Fitch also believed that relaxing the 49% cap will attract more international companies into the growing Indian market and promote competition.
The listing of Life Insurance Corporation of India (LIC) will improve transparency and accountability of the country’s largest insurer and can encourage other insurance players to list their stocks on exchanges, Fitch Ratings said on Wednesday. The rating agency also believes that LIC’s investment decisions will be rationalised, as major investment decisions could be subjected to additional scrutiny and approvals.
The government during the Union Budget had announced its intention to disinvest from LIC by way of an IPO to meet its highest-ever disinvestment target of Rs 2.1 lakh crore.
According to Fitch Ratings, listing of LIC may lead to more foreign interest which could also result in an increase in foreign capital inflows into the industry. Data from Insurance Regulatory and Development Authority of India (Irdai) showed LIC has an market share of 70.02% as on January 2020. New business premiums for LIC in the period between April and January this fiscal stood at Rs 1.50 lakh crore compared with `1.05 lakh crore in previous financial year a growth of 42.85%.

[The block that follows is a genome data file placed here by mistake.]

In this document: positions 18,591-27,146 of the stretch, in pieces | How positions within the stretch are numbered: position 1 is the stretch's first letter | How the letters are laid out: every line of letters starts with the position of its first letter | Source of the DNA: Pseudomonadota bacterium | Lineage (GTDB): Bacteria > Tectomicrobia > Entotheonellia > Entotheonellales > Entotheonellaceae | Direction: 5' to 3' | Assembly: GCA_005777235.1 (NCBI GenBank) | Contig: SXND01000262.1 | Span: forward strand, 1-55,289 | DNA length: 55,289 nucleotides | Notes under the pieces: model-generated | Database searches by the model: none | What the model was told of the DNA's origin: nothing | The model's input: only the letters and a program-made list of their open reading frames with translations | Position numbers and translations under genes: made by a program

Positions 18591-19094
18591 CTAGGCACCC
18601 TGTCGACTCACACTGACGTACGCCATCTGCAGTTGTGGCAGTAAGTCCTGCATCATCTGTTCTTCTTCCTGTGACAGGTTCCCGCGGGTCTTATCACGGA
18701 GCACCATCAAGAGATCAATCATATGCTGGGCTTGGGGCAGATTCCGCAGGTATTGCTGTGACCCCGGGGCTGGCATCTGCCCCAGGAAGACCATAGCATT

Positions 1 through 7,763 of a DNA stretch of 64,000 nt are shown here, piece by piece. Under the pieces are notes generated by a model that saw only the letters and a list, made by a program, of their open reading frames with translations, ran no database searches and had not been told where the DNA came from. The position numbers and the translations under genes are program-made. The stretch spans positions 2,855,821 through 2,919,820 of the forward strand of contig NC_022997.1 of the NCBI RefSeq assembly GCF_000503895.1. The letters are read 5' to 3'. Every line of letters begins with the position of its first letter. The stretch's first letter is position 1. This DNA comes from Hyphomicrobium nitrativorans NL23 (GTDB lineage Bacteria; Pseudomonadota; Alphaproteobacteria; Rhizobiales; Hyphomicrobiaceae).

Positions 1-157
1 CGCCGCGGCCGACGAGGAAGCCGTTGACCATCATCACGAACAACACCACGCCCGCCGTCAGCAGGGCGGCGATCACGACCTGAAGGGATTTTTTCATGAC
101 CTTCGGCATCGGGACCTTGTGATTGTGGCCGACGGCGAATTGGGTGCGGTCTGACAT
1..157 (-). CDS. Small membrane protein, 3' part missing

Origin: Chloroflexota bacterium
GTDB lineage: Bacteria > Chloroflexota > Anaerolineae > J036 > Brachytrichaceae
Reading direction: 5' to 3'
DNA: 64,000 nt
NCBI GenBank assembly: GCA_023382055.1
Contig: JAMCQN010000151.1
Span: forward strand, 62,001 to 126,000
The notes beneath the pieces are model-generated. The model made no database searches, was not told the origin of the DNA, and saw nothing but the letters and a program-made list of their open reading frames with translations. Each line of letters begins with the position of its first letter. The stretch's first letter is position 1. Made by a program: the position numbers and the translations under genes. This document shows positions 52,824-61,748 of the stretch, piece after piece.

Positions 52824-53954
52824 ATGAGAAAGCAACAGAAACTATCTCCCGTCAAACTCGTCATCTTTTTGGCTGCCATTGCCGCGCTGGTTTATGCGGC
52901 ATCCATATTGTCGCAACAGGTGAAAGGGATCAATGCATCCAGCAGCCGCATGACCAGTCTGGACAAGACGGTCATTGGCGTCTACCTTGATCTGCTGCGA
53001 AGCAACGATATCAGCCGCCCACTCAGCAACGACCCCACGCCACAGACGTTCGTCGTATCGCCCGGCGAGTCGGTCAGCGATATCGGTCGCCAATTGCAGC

“In addition, we believe that the proposed IPO, once executed, could broaden the insurer’s capital base and improve its regulatory capital position, which was 160% at March end 2019, slightly above the regulatory minimum of 150%,” Fitch said in its report.
However, the government’s intent to list LIC in the next fiscal could see some delay. “We view the procedural and legal bottlenecks in terms of amending certain sections of the LIC Act, conducting independent valuations as well as obtaining regulatory approvals may delay the execution beyond the government’s target deadline of March end 2021,” Fitch Ratings said.
Currently, stocks of HDFC Life, SBI Life and ICICI Prudential Life Insurance in the life insurance industry are listed on exchanges. From the non-life industry, ICICI Lombard GI and New India Assurance are listed on exchanges.
Fitch also believed that relaxing the 49% cap will attract more international companies into the growing Indian market and promote competition. The government has allowed foreign companies to own 100% of insurance intermediary companies, including insurance agents, loss assessors and surveyors.
Fitch said it expected the government to cut its stake only marginally in the insurer in the near term but said it could also gradually reduce the stake further in the long run to meet the minimum public holding public requirement for listed companies.